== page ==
It seems everyone is parroting the words of soon to be Chief of Staff Rahm Emmanuel, who boldly declared the current financial crisis to be an "opportunity for change." The latest group to take up the global change mantra is the World Council of Churches.
The WCC claims to speak for 349 Protestant, Anglican, and Orthodox churches representing 560 million Christians in 110 countries. The truth is, most conservative; Bible-believing Christians stopped listening to the WCC years ago. My own denomination, Southern Baptists, withdrew from the Baptist World Alliance in 2004. The BWA is directly affiliated with the WCC and has long been a strong supporter of WCC policies. Recently, the World Council of Churches released public statements supporting homosexual marriage, recognizing the presence of the Holy Spirit in "other religions," condemning the free market system of economics, and condemning the war on terror.
Now they see the world financial crisis as an opportunity to redistribute wealth on a global basis. At the conclusion of their meeting in Doha, Qatar the WCC released a statement saying, "Rich, industrialized countries have...an ethical and moral obligation to pay for the ecological damages they inflicted on poor countries through their disproportionate appropriation of natural resources and unsustainable lifestyles." They also said the world financial crisis presents a "historic opportunity for world leaders to take responsibility and enact transformation towards building an equitable and sustainable global economic system that meets the economic, social and cultural rights of all, women and men, and nurtures the environment."
There you have it.... radical redistribution of wealth through government coercion from developed countries to under developed countries and the funneling of money into the bogus "climate change" agenda of the UN. It is the perfect storm of left-wing policies. For years, the UN has been looking for the vehicle that will make them the dominant force for a one-world government. Climate change and the global financial crisis presents the best opportunity for the UN to put pressure on Western nations to bankrupt themselves and submit to a financial system controlled by the UN. The World Council of Churches is the pseudo spiritual organization that supports that agenda, giving religious gravitas to the flawed idea that the problem of poverty can be solved by the “Robin Hood” method of taking from the rich and giving to the poor.
On January 8, 1964, President Lyndon Johnson announced legislation that would become know as “The War on Poverty.” Critics called the plan “tin-cup urbanism” as big cities around the country lined up for the first government bailout. The plan called for a huge redistribution of wealth through taxation and the expansion of the welfare rolls. The result… the welfare rolls increased by 125 percent from 1965 to 1970 alone. Billions of dollars were spent to eradicate poverty between 1968 and 1980. Charles Murray summed up the result of this effort in his book Losing Ground saying, “In 1968 13 percent of Americans were poor. Over the next twelve years, our expenditures on social welfare quadrupled and in 1980, the percentage of poor Americans was 13 percent.” Today, with close to one trillion dollars spent since the war on poverty began, the percentage of those who are poor stands at 12.7 percent.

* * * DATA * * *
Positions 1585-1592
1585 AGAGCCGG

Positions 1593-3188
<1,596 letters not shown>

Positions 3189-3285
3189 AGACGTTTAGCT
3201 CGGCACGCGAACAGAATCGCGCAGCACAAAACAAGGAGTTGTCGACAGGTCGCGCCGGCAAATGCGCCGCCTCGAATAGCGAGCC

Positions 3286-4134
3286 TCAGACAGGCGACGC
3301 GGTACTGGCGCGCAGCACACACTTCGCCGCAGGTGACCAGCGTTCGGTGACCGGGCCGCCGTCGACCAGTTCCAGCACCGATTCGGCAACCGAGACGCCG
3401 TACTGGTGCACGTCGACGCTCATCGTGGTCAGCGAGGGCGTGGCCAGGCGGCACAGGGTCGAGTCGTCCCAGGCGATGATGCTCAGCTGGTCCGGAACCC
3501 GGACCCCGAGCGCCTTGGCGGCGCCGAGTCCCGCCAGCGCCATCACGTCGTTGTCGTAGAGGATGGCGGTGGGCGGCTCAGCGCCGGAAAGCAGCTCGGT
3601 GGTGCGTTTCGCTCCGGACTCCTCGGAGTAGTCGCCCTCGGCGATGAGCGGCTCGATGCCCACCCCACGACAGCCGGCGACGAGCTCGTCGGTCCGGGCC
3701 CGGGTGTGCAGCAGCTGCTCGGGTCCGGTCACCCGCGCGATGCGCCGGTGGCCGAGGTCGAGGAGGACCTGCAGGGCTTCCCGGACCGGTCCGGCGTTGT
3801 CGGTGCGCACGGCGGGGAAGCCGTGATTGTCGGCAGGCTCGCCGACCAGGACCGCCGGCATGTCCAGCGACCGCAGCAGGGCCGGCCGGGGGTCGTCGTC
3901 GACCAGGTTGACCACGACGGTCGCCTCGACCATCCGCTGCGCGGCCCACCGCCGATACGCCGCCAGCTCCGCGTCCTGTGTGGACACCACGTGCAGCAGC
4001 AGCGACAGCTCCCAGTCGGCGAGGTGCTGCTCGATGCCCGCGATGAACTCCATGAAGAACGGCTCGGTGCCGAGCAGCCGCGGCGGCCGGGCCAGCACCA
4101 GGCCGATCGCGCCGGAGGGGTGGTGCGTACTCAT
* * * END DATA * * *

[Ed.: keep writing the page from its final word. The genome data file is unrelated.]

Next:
In 1993 the Clinton administration authorized the Community Development Block Grant Program to spend $430 million dollars to establish a loan fund to help Los Angeles recover from riots and address the underlying problems of unrest. By the end of 1995, most of the money had gone to companies that went under or was spent on community programs that were completely ineffective.
Since the beginning of time there have been those who wish to use the poor as a vehicle for personal power or the shifting and consolidating of corporate power. Matthew 26 records the story of Jesus’ visit to the house of Simon the leper in Bethany. As Jesus sat at the table, a woman came in, opened an alabaster box of costly ointment, and poured the sweet smelling contents over His head. According to John's account in John 12, Judas protested, saying "Why was this fragrant oil not sold for 300 denarii and given to the poor?" That may seem like a very noble idea but John tells us the real motive of Judas. Judas "was a thief and had the money box; and he used to take what was put in it." When Jesus responded by saying, “For the poor you have with you always, but Me you do not have with you always,” He was not suggesting that we should ignore the poor in favor of worship. He reminded us that poverty would never be completely erased by man. He was also responding to the motive of Judas, who didn’t care about the plight of the poor but rather how he could position the poor to cover his true agenda.
Most of the time when we hear someone clamoring for more money for the poor what they are really clamoring for is more control over money (as in this case) or more money for their particular organization. The World Council of Churches wants to redesign the financial system of the world's economies so that the producer countries are brought down to the level of third world countries by bankrupting the producers.
Poverty will not be solved by a massive redistribution of wealth. Poverty will be eased when the root causes of poverty (ignorance, sloth, greed, personal responsibility, and immorality) are addressed by people who offer a hand up rather than a handout.
Dr. Tony Beam is Vice-President for Student Services and Director of the Christian Worldview Center at North Greenville University in Tigerville, South Carolina.